(in reply to Zanotirn)
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RE: Infantry design/heavy weapons rework - 6/6/2021 11:14:36 AM   
zgrssd

 

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quote:

Something that has been bothering me about units like manpads if that both in SE's gameplay and actual militaries it doesn’t make sense to have a dedicated person do nothing other than carry this thing around just in case his unit gets attacked by low-flying aircraft. Similarly, contrary to what simplified RTS games show, real-world solders don’t usually exclusively carry RPGs and use them even to fight against infantry. Such dedicated weapons did exist in historic settings, but in modern infantry heavy weapons tend to be issued to the unit and used when appropriate, while everyone is still capable of fighting with a general firearm like automatic rifle.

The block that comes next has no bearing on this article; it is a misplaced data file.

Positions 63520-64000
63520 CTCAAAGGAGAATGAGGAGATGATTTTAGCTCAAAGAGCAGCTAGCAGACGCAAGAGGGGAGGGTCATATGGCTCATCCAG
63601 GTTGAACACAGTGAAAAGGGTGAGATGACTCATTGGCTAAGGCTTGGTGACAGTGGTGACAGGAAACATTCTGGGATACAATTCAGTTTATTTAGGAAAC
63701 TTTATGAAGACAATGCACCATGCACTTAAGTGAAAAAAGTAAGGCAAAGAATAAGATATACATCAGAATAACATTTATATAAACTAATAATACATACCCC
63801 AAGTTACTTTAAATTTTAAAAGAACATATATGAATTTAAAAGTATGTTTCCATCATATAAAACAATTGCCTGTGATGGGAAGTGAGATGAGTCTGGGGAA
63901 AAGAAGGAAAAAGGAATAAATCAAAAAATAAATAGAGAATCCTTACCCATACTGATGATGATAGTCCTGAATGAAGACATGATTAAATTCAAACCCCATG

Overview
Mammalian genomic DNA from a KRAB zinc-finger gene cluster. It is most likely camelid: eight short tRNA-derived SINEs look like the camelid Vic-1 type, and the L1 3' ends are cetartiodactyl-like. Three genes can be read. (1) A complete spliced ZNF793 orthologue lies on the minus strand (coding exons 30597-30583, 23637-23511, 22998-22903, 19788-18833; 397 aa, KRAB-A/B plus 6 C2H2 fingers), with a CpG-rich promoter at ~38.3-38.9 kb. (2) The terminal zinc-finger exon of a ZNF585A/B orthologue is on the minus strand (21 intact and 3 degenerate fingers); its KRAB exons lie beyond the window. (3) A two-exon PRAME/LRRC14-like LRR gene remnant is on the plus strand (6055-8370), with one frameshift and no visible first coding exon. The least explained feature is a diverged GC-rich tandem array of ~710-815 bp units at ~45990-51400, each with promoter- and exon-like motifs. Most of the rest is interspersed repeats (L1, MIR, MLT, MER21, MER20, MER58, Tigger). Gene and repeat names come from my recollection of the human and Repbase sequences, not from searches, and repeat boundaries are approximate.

The soldier carrying the heavy or specialized weapon, needs to carry a smaler gun, less ammo and has more training and focus on deploying the specialized weapon - thus reducing his performance in conventional combat.
Any way you add some weapons, you will decrease the performance for basic infantry roles.
The primary users of Pistols in warfare were leaders (they carry the responsibility) and specialists (they have a heavy load otherwise). While the goal often involved a upgrade from a Pistol to a Machine Pistol, those tended to be rare - and still a bit heavier.

The games mechanic on have X% of the soldier count as "Bazooka Solider" is the closest approximation.

< Message edited by zgrssd -- 6/6/2021 11:15:55 AM >

(in reply to Zanotirn)
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RE: Infantry design/heavy weapons rework - 6/6/2021 3:11:15 PM   
Zanotirn

 

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Joined: 3/12/2021